fresh voices from the front lines of change







President Barack Obama has just signed into law comprehensive health care reform, expanding coverage to 32 million Americans, cutting the deficit by over $1 trillion, and codifying the principle that every American has the right to affordable health insurance.

The only thing left to do on health care is for the Senate to pass additional improvements to the overall bill that the House just approved through a separate reconciliation bill.

Even though no Senate Republicans are in support of the overall bill, they cannot stop it. It is now law.

They can only stop the reconciliation bill, which involves a handful of changes to the law. Those changes include the removal of the state-specific deals that conservative have gleefully labeled the “Cornhusker Kickback” and “Gator-Aid.”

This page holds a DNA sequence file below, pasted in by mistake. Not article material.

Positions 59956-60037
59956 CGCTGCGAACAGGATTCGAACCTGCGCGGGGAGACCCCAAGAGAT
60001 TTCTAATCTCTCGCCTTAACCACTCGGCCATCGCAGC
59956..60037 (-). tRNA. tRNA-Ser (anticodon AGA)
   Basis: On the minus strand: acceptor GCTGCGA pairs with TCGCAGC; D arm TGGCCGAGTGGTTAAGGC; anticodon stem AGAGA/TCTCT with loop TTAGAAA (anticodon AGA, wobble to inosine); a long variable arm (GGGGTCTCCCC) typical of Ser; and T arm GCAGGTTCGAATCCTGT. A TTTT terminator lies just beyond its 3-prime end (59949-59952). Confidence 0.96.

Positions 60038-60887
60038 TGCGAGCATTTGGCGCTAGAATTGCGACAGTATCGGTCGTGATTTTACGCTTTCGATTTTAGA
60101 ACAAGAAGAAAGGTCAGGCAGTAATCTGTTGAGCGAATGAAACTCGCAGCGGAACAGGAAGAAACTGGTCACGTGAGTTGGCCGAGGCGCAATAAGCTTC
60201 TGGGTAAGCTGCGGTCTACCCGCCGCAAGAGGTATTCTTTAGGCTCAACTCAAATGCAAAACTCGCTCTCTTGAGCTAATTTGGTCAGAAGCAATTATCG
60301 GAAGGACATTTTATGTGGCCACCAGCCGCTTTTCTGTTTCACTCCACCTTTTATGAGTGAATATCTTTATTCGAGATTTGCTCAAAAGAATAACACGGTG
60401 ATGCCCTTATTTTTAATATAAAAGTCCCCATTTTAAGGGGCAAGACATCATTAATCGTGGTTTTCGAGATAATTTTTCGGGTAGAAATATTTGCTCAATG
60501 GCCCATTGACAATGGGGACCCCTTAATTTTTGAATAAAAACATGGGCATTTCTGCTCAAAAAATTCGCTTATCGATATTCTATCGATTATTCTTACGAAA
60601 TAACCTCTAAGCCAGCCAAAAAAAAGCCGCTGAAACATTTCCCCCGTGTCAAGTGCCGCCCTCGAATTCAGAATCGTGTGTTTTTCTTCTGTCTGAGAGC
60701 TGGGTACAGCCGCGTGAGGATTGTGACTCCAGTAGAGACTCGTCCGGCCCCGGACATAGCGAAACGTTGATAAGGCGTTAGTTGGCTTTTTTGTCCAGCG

Yet Senate Republican leaders have said blocking the whole reconciliation bill is exactly want they to want to do. In the words of Sen. John Cornyn: “We’ll either bring down the whole bill, or we’ll punch big holes in it.”

If Senate Republicans actually succeeded in killing the entire reconciliation bill, they will not have stopped health care reform. That is law.

Instead, Senate Republicans will have saved the “Cornhusker Kickback” and the “Gator-aid.”

Apparently, their hunger for obstruction is so absolute, it does not matter to them that they are about to choke on their own misleading talking points.

Perhaps it will dawn on some Republicans before the week is out that a vote against the reconciliation bill is a vote for the Cornhusker Kickback.

After all, only one week ago was the biggest bribe in American history and the downfall of our democracy.

Democrats stripped those deals out, taking the Republican criticism constructively.

If conservatives were serious about their hatred of those deals, and not just looking for cheap political hits, they will vote for reconciliation.

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